This picture has already started to change. We have seen several cases of athletes openly speaking about mental health issues: Michael Phelps, Naomi Osaka, Andrés Iniesta, Simone Biles, Ricky Rubio, Kilian Jornet, Kevin Love or Tom Dumoulin, to mention some notorious cases. The limited research on mental health conditions, such as burnout, depression, anxiety, panic disorders, eating disorders, and substance abuse, draw a worrying picture. Depending on the study, see e.g. [7] or [8], numbers talk about a prevalence of depression and anxiety symptoms of 40-50% among elite athletes in team sports, and certainly non negligible numbers when it comes to burnout, eating disorders, or substance abuse, varying depending on the study: from 5-25%. Providing tools for a systematic approach has become imperative to assess and protect the mental health of athletes.

At the same time, from our conversations at PickleTech with elite teams and athletes in several sports, like football or cycling, we hear a recurrent consensus: the mental component of the athlete plays a major role in its preparation and its mental health has a huge impact on its performance. This is many times perceived by the public as well. Even if not openly shared with them: athlete career progressions that suddenly stop or fade away; severe performance drops when changing teams; or when playing with a club vs. with the national team; home vs. visiting; when facing high pressure phases like competition finals or top level championships, just to mention a few. There is a common agreement that mental health issues severely impact the athlete’s performance. Mental health and injuries are strongly connected as well.

Image by RCS/LaPresse.

The economical impact of injuries and performance improvements in sports like football or basketball are estimated at the multi-million level per year. But while generically accepted, the effects of mental health conditions on performance are not properly quantified nor integrated in modern training solutions. Apart from attempts at addressing this problem involving indirect features that alone lack a contextual interpretation, such as for instance heart rate variability (HRV), quality of sleep, or other wellbeing data.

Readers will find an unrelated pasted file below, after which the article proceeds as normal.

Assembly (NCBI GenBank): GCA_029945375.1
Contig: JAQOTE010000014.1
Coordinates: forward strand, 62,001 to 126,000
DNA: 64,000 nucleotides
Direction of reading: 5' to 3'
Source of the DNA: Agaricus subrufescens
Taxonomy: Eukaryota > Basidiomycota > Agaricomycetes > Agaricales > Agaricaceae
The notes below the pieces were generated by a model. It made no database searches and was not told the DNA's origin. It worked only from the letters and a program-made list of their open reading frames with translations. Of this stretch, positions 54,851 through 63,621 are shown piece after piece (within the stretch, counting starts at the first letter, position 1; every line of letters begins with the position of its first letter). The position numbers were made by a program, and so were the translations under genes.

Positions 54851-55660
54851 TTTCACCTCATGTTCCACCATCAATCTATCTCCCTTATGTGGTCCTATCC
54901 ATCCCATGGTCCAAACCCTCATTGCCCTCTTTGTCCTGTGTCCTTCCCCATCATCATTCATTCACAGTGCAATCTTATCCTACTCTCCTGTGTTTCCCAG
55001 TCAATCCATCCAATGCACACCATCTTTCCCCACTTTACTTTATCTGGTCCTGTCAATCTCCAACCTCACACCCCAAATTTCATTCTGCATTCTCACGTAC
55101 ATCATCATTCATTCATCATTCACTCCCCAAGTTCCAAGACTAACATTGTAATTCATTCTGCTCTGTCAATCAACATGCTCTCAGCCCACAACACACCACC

In order to protect the health of athletes and push modern solutions on athlete performance and preparation to the next level, we must evaluate and integrate mental health variables within them. We need a comprehensive picture of the athlete’s performance, including not only physical features, but also information related to mental health.


PickleTech’s multimodal AI project HALO aims to provide athletes and preparation teams with new objective measures and tools for their preparation. HALO focuses on two main challenges. First, it helps athletes prevent and treat earlier situations of mental fatigue and burnout, and also allows the detection of symptoms related to pathologies like anxiety and depression. The aim is to provide early insights and warn athletes of their need to seek special care. Athletes and preparation teams need to normalize their treatment as for any other physical condition they face.

Second, the solution enables the integration of the athletes’ own perceptions and feelings in their preparation for top-level sports competition, aiming to increase their performance. The golden question in many sports is still how much and what type of training to complete to seek a stimulus that leads to a supercompensation and then improved performance. Load and adaptation. There is continuous research and many recent innovations to provide more data to respond to it: e.g. the use of HRV, which is known to be related to parasympathetic activity. But mixing an athlete’s perception in the response is far from being solved, and still relies heavily on the subjective ability of the athlete to interpret it. HALO aims to advance further in this direction.